It is impossible to say exactly how large is the problem of money laundering, but the International Monetary Fund have estimated that it could amount to 5% of global gross domestic product.
Its broader threat though is to the economy itself and the civil society it serves.
Whilst the UK definition of money laundering covers all forms of handling or possessing criminal property, including possessing the proceeds of one's own crime, and facilitating any handling or possession of criminal property.
It is important to stress that organised money laundering and terrorism financing are financial crimes with economic effects.
The underlying crime (which could be corruption, drug trafficking, market manipulation, fraud, tax evasion), along with the intent to conceal the proceeds of the crime, generate financial flows away from economically- and socially-productive uses—and these diversions can have negative impacts on the financial sector and its stability.
They also have a corrosive effect on society and the economic system as a whole.
The IMF stresses that AML controls, when effectively implemented, mitigate the adverse effects of criminal economic activity and promote integrity and stability in financial markets.
The NCA echo these points with respect to the UK:
The critical importance of the financial sector to the UK’s economy means that money laundering, particularly high-end money laundering (the laundering of large amounts of illicit funds through the financial and professional services sectors) can threaten the UK’s national security and prosperity, and undermine the integrity of the UK's financial system and international reputation.
Large volumes of criminal money flowing through the UK could result in criminal and regulatory penalties being imposed by UK, EU and US authorities. This could in turn lead to the withdrawal from the UK, or potential collapse, of major financial institutions.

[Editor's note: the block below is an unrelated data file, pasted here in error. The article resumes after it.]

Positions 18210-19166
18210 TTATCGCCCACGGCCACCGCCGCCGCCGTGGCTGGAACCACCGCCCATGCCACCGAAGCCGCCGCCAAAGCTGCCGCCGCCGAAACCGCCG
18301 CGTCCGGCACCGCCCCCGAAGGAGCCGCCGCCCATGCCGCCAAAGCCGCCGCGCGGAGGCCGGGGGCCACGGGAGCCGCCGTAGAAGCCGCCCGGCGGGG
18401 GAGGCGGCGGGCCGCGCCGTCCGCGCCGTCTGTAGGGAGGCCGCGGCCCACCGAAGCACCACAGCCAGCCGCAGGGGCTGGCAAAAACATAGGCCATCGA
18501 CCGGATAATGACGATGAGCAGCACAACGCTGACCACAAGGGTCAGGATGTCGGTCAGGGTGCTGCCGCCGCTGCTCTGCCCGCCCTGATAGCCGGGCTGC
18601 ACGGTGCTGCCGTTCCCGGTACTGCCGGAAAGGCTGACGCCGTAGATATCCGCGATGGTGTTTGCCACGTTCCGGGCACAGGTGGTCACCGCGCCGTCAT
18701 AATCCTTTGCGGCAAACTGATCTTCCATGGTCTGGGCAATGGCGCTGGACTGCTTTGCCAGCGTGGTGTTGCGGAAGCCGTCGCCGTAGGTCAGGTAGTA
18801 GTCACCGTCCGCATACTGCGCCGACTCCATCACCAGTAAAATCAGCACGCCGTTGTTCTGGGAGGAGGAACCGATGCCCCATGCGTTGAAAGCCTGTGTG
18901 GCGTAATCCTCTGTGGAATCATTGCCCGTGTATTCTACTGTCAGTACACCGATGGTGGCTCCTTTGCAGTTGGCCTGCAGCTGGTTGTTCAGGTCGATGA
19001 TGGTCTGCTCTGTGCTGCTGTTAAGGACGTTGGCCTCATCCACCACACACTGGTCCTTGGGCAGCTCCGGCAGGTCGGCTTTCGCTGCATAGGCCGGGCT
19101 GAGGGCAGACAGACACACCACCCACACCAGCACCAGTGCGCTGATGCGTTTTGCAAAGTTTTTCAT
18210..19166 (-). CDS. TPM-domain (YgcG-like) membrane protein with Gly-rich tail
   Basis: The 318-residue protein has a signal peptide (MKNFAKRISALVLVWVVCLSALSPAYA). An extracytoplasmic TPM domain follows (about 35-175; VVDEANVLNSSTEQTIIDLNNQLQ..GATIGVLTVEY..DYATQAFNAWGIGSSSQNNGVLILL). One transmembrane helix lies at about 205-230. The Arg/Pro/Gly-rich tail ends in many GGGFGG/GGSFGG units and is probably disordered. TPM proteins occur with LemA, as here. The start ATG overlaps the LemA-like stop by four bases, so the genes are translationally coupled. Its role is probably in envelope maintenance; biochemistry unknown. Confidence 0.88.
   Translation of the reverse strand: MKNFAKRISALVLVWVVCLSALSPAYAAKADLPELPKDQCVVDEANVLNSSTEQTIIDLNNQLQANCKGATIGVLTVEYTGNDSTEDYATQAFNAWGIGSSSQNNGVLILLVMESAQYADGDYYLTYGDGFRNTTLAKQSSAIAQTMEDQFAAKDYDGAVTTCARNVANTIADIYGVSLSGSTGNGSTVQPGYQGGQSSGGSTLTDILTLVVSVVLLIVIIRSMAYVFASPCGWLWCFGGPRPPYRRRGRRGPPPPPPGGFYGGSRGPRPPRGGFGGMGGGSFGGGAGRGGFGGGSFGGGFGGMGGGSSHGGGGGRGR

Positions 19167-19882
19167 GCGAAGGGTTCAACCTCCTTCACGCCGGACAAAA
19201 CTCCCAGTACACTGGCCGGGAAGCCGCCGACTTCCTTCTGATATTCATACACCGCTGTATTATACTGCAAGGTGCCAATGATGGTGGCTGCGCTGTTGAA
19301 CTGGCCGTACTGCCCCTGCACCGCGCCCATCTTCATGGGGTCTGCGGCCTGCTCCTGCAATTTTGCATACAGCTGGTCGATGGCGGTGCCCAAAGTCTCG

These are points made also by the FATF (Financial Action Task Force), the body formed in 1989 to instigate common standardized international practice:
The possible social and political costs of money laundering, if left unchecked or dealt with ineffectively, are serious. Organised crime can infiltrate financial institutions, acquire control of large sectors of the economy through investment, or offer bribes to public officials and indeed governments.
The economic and political influence of criminal organisations can weaken the social fabric, collective ethical standards, and ultimately the democratic institutions of society. Most fundamentally, Money Laundering & Terrorist Financing is inextricably linked to the underlying criminal activity that generated it. Laundering enables criminal activity to continue.
There is an increasing acceptance that in order to be effective compliance needs to imbue business cultures laterally and vertically, with holistic strategies and overviews replacing siloed risk operations.
Such overarching compliance regimes not only safeguard reputation and credit-rating, and shield against regulatory pressure and audit, but work in tandem with other risk operations in the financial institution to reduce risks, improve efficiencies, and thereby raise long-term business prospects.
AML procedures also operate as gatekeepers against general fraudulent activity.
By emphasising, streamlining, leveraging, and investing in KYC, organisations inevitably and healthily focus more on their customers, ensuring increased conversion and retention, and enhancing customer satisfaction and engagement overall by optimizing touchpoint experience.
Indeed, customer trust in organisations is greatly enhanced by the professionalism and depth of their own KYC and ongoing monitoring experiences, and clients will value the intent behind the policy and the efficiency of its execution.
For this reason, organisations increasingly seek long-standing relationships with compliance professionals, who increasingly operate in discrete ecosystems of mutually-trusted service suppliers, so that compliance teams within organisations are able immediately to flex towards solutions for any new demand for check type or related service.
By such means compliance may add real value across an organization, rather than distracting or inhibiting.
Of course, the avoidance of penalties is crucial. These may include fines, loss of credit rating, temporary or permanent closure of business. Swedbank lost bank lost €7 billion off its market value along with a decrease in credit rating in its recent money-laundering scandal.
No entity is too big or too small to be penalised, and no entity is too small or too big to be at risk either from being targeted or from weakly applied procedures.
But all entities will gain from the benevolent discipline of compliance.
We help firms build the foundations of a successful anti-money laundering program via our Pillars of AML Compliance Initiative.
To learn more about our Pillars of Compliance Scheme, please contact us.
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